The industrial era was characterised by the beleif that the driver sector was Great Industry, and that belief lasted until the Neoliberal Era. Thus, planners saw it as their job to nurture and direct great industry; thus, the nationalisations, and five year plans, and Board of Trade and all that. King Coal and British Steel, industrial production. The more coal, steel, shipbuilding etc, the better.

    The fallacy believers (“fallacrats”?) in the 80s switched to declaring finance to be the great driver of the economy. It was the economy’s “engine room”. Instead of capitalisation simply being a service that other economic actors require, capital became the driver of the economy. The more financial activity, just like more farming or more steel, the better everyone is supposed to do. Because that “drives” the economy. The bizarre conclusion being that the financial sector is the productive one, and everyone else is just a parasitic consumer of their output- capitalisation. Banking ceases to be a service which other agents seek as required. It becomes the economy itself.

    And here we are.

    In the Physiocratic era, landowners were the power class. The old aristocracy, the owners of the great agricultural lands. The industrial era led to industries becoming the power class, and as they became interwoven with government, the workers in those industries via their unions came to a position where they could hold the rest of the country to ransom simply by industrial action. The government on behalf of everyone else- let alone the ordinary “everyone else”- did not believe they could say “no” to them, because to lose “industry” would be to lose the economy itself.

    We now have the same situation with finance. Just like the NUM, they simply have to withdraw goodwill and everyone panics, gives them whatever they want, anything to keep the economy’s “driver” afloat.

    There was a time when privatising the great industries- or even taking a “hands off” approach was unthinkable. Currently, it is now unthinkable to privatise banking. The assumption that it must be tightly interwoven with the State, and the State must give it whatever it requies, is as ubiquitous as the previous attitude to industry. It drives the economy. It is the economy. What else can you do?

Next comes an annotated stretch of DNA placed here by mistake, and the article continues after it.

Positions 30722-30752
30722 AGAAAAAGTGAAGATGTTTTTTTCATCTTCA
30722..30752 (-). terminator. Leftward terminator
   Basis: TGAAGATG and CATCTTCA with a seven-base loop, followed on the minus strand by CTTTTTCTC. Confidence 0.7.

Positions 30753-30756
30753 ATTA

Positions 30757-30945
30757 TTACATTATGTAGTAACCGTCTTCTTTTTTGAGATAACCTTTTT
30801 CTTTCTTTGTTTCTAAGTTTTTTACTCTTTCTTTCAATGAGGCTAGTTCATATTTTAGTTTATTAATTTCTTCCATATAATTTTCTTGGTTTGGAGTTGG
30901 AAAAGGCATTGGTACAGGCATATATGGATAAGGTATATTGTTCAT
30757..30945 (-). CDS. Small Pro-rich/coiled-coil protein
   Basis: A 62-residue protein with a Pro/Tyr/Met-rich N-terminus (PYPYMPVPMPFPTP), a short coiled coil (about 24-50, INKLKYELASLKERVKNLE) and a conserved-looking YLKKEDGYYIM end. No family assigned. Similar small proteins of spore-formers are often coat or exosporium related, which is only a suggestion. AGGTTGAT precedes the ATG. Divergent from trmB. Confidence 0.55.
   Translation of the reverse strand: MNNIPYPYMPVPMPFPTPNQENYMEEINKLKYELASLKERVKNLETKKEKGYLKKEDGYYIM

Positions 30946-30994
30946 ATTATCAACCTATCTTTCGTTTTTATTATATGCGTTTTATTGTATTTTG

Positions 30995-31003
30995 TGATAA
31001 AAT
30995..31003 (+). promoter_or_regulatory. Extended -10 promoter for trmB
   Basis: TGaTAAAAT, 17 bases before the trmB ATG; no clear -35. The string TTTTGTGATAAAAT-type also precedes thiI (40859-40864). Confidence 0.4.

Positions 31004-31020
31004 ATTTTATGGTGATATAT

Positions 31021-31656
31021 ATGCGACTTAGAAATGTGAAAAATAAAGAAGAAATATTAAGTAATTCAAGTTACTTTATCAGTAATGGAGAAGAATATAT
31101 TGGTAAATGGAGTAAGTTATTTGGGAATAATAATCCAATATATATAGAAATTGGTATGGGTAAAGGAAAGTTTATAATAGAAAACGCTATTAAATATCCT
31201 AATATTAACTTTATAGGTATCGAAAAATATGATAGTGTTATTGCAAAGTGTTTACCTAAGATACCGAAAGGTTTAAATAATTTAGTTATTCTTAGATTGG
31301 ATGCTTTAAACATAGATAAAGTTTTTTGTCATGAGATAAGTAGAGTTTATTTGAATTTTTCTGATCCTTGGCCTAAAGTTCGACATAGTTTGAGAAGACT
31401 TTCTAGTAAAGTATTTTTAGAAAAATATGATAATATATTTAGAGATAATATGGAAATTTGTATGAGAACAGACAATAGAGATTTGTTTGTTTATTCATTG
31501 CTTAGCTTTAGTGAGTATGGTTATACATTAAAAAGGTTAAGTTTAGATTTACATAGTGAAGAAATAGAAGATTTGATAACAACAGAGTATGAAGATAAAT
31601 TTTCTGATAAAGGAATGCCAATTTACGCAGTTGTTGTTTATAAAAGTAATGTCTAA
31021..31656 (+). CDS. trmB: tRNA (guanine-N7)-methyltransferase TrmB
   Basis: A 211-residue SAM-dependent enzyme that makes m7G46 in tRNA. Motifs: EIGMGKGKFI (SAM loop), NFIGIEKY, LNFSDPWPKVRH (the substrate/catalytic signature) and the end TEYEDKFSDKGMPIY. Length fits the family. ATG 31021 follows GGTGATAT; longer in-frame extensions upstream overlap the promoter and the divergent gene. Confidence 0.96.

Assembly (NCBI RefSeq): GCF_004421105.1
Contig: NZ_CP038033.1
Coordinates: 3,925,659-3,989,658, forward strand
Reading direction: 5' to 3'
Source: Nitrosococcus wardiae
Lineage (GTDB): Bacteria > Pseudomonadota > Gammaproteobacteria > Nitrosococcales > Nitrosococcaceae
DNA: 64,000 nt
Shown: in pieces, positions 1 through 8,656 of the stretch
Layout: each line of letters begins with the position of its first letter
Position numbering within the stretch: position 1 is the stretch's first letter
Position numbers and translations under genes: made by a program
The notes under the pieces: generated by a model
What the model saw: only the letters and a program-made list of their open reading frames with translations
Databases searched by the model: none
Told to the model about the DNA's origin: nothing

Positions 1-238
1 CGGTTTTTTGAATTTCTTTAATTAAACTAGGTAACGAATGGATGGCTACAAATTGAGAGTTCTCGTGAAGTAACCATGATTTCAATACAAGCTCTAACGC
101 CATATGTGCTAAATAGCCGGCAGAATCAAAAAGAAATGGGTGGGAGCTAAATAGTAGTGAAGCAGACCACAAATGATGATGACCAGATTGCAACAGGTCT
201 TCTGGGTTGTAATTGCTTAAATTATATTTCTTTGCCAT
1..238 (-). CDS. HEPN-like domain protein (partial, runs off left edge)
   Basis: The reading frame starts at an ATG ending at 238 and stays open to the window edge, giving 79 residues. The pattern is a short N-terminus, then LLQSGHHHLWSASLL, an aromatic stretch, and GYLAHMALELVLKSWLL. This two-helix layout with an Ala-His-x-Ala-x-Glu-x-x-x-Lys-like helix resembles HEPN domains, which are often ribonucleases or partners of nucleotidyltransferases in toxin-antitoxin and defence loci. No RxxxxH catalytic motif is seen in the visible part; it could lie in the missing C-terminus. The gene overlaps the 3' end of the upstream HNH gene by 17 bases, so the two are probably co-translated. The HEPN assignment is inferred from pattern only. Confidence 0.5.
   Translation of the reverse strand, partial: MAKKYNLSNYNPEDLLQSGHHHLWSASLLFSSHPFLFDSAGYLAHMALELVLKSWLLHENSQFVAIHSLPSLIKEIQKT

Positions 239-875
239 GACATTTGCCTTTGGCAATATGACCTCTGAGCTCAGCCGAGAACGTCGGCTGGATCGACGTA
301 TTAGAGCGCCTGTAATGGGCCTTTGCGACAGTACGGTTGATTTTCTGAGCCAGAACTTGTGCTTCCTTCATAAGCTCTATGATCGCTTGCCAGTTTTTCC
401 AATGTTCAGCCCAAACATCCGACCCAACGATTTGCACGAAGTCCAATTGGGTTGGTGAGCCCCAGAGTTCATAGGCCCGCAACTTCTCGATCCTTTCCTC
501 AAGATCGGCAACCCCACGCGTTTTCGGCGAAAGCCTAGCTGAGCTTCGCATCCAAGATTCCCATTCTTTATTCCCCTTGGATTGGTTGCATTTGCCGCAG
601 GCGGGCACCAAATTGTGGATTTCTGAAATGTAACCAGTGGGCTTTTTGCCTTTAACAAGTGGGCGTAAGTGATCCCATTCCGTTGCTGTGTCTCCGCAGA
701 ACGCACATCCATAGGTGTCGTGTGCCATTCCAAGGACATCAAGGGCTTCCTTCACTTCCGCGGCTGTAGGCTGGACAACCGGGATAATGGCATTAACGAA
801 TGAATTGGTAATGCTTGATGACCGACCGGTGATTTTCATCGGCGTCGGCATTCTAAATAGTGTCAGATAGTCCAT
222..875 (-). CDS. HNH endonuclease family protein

There will come a point (indeed, it has already come, but we are not ready yet) when the banks will have to be given the same treatment as the unions were. You can’t keep pumping taxpayers money into an industry predicated on holding the rest of the economy to ransom without ruin. As in the 1970s, it’s just a matter of how far you let the ruin go before you find the balls to say, “Enough!”.

    And, apologies to our host, but this is Tim’s weakness. For all the good words he writes, he is too much the tepid free marketeer in the style of Smith. It’s free markets for everyone else, but not this class of economic activity here, and this one here. Creative destruction is the bitter pill for everyone else but- due to the physiocratic view that creeps in- not for the supposed “driver” of the economy. That must not be subjected to the market. It must not be creatively destroyed. It must have whatever support and patronage will keep it buoyant and, however much that harms everyone else well, tough titties.

    Which it seems to me is the difference between a Neoliberal and a genuine market capitalist.